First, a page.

• 4:00 pm
    Nova [#3810H] Japan's Killer Quake In its worst crisis since World War II, Japan faces disaster on an epic scale: a rising death toll in the tens of thousands, massive destruction of homes and businesses, shortages of water and power, and the specter of nuclear reactor meltdowns. The facts and figures are astonishing. The March 11th earthquake was the world's fourth largest earthquake since record keeping began in 1900 and the worst ever to shake Japan. The seismic shock wave released over 4,000 times the energy of the largest nuclear test ever conducted; it shifted the earth's axis by 6 inches and shortened the day by a few millionths of a second. The tsunami slammed Japan's coast with 30 feet-high waves that traveled 6 miles inland, obliterating entire towns in a matter of minutes. This program combines authoritative on-the-spot reporting, personal stories of tragedy and survival, compelling eyewitness videos, explanatory graphics and exclusive helicopter footage for a unique look at the science behind the catastrophe. duration 56:46   STEREO TVPG
  • 5:00 pm
    Thousand Invisible Cords: Connecting Genes to Ecosystems Can an entire landscape be changed by changing one gene in one plant or animal? Thirty years of interdisciplinary research says yes, and this film follows the scientific journey that came to that conclusion. "A Thousand Invisible Cords: Connecting Genes to Ecosystems" is an eco-documentary that can truly change how we view the world. No longer will we see species as isolated members of ecosystems but as genetically connected members of a rich interacting community. In the words of the 19th century naturalist, writer, and environmental activist John Muir: "When we try to pick out anything by itself, we find that it is bound fast by a thousand invisible cords that cannot be broken to everything in the universe." At the heart of the research is the beautiful and magestic cottonwood tree, which grows along the banks of North American waterways. The lush cottonwoods are central to the health and biodiversity of their ecosystem. Researchers have found that a small change in just a few lines of genetic code in this "foundation species" can have profound effects on whole communities and even entire ecosystems. These findings have inspired scientific collaboration as never before. Researchers as well as the plants and animals they study are artfully shown in the lab and in the field. Beautiful photographey and colorful motion graphics give depth to the viewers' understanding of the ground breaking new scienc, Molecular geneticists, ecologists, and restoration biologists are shown working together toward solving important environmental problems facing our world, such as: ? How to manage climate change ? How to restore damaged ecosystems ? How to preserve biodiversity and ? How to gauge the effects of new technologies on the environment. duration 56:46   STEREO TVG
  • EVENING
  • 6:00 pm
    PBS NewsHour Weekend [#180H] Join us this weekend for two new episodes of PBS NEWSHOUR WEEKEND, featuring a summary of the day's national and international news. Each weekend broadcast will contain original, in-depth field reporting on topics including education, healthcare, the economy, energy, science and technology, religion, finance and the arts. Hari Sreenivasan anchors. duration 24:10   STEREO TVRE
  • 6:30 pm
    KQED NEWSROOM [#130H] City College of San Francisco's Uncertain Future and the Anderson Art Collection to Open at Stanford
    City College of San Francisco's Uncertain Future
    The fate of City College of San Francisco and its 77,000 students continues to hang in the balance. Faculty and students descended on Sacramento Friday to protest at a meeting of the Accrediting Commission for Community and Junior Colleges. That's the body that will strip CCSF of its accreditation on July 31 if it does not extend the deadline. The ACCJC maintains that federal law prohibits it from granting an extension. Several politicians, including Congresswoman Nancy Pelosi, have spoken out to defend CCSF and urge the commission to give California's largest community college more time to fully comply with accreditation standards. The commissioners say that City College fell far short of meeting 100 percent compliance when an evaluation team last checked, in spring 2013.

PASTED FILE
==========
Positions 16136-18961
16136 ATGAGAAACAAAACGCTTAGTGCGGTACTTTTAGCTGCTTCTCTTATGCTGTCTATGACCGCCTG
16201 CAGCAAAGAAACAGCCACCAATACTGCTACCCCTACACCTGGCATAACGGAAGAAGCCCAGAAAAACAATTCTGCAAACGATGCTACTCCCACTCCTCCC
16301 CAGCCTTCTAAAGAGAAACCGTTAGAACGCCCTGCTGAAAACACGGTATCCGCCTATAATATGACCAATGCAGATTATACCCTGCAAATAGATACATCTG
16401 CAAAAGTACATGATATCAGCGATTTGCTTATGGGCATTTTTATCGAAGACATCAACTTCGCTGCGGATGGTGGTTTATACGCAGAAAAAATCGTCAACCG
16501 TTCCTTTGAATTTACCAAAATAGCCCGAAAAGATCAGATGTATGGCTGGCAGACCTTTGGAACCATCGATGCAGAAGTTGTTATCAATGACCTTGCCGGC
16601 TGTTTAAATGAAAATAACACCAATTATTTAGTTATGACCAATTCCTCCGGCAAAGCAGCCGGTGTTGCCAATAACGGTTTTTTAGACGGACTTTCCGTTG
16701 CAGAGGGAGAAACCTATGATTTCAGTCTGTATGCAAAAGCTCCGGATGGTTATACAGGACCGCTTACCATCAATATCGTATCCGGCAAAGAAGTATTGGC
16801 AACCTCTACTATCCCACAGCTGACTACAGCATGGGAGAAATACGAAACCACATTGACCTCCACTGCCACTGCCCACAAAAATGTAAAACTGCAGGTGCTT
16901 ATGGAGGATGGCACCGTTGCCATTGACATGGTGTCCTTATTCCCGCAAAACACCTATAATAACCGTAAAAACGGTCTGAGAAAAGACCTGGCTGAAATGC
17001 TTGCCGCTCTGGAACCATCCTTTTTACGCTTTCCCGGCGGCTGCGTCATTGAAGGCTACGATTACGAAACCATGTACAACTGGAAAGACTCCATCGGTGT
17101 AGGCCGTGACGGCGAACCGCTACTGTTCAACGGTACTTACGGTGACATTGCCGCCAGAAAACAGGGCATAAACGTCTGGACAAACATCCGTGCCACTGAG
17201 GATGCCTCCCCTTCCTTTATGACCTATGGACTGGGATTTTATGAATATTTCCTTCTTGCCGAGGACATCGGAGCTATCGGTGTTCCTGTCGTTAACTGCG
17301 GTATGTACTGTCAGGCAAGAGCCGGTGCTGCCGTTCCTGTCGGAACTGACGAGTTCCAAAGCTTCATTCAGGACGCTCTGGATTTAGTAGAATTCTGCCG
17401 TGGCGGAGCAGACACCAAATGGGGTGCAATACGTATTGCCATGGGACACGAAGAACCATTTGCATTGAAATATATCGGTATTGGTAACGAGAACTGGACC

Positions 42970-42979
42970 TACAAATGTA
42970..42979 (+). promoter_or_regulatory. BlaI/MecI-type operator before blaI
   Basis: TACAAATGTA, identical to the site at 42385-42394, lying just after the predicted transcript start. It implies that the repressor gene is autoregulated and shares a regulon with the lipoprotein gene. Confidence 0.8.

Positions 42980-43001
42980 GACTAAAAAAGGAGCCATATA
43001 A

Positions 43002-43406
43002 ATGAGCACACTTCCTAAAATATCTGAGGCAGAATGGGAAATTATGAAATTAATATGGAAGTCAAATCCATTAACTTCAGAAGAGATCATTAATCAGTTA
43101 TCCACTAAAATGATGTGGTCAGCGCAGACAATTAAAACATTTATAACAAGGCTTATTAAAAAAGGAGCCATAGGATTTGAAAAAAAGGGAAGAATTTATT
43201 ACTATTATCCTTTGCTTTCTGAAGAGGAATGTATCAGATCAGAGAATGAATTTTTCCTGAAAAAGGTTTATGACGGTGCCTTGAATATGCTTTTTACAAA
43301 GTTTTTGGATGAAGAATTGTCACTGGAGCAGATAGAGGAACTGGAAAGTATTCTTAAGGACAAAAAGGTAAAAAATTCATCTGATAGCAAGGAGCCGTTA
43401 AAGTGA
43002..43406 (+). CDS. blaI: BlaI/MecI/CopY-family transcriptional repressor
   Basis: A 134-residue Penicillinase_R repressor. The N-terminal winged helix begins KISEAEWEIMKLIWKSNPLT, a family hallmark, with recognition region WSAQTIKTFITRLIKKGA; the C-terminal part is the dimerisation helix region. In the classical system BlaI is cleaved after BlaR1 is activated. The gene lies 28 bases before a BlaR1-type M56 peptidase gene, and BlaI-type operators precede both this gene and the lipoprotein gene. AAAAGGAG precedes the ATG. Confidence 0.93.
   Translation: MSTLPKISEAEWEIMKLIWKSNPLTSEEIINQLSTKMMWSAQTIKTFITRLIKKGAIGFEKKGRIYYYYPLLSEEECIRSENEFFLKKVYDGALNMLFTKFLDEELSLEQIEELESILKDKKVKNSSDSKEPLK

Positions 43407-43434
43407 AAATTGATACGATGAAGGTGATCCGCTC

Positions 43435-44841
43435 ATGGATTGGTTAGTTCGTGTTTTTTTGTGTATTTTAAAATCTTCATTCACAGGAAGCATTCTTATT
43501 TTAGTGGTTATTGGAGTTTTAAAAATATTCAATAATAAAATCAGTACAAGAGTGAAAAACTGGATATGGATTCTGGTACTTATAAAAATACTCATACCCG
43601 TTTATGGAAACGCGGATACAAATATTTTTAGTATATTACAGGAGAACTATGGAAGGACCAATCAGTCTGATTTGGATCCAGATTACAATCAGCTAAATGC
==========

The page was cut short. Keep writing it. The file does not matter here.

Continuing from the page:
Guests:
    • Timothy Killikelly, California Federation of Teachers, and CCSF professor of political science
    • Nanette Asimov, San Francisco Chronicle education reporter
    • Rafael Mandelman, CCSF Board of Trustees member
    • Larry Kamer, CCSF Chancellor's Office spokesperson

    Anderson Art Collection to Open at Stanford
    A new Bay Area art museum will open its doors this fall at Stanford University. The Anderson Collection at Stanford will showcase some of the 20th century's most prominent and provocative American post-war greats, like Jackson Pollock and Mark Rothko, along with modern California masters like Wayne Thiebaud and Richard Diebenkorn. The works are a gift from Bay Area collectors Harry and Mary Anderson — known to most people as "Hunk" and "Moo." Thuy Vu visited the Andersons in their Bay Area home to see what it's like to live in house full of masterpieces — and why they are sharing the core of their acclaimed collection with the public.
    duration 27:46   STEREO
  • 7:00 pm
    Moyers & Company [#322H] Stiglitz On Tax Reform to Save The Middle Class This week, Nobel Laureate economist Joseph E. Stiglitz says the economic situation in America is grave. Inequality is too great, unemployment too high, public investments too meager, corporations too greedy, and the tax code too biased toward the very rich.
    "We already have a system that isn't working," he tells Bill Moyers. "We already have a tax system that has contributed to making America the most unequal society of the advanced countries. We can have a tax system that can help create a fairer society. Only ask the people at the top to pay their fair share. It's not asking a lot. It's just saying the top 1% shouldn't be paying a lower tax rate than somebody much further down the scale - [they] shouldn't have the opportunity to move money offshore."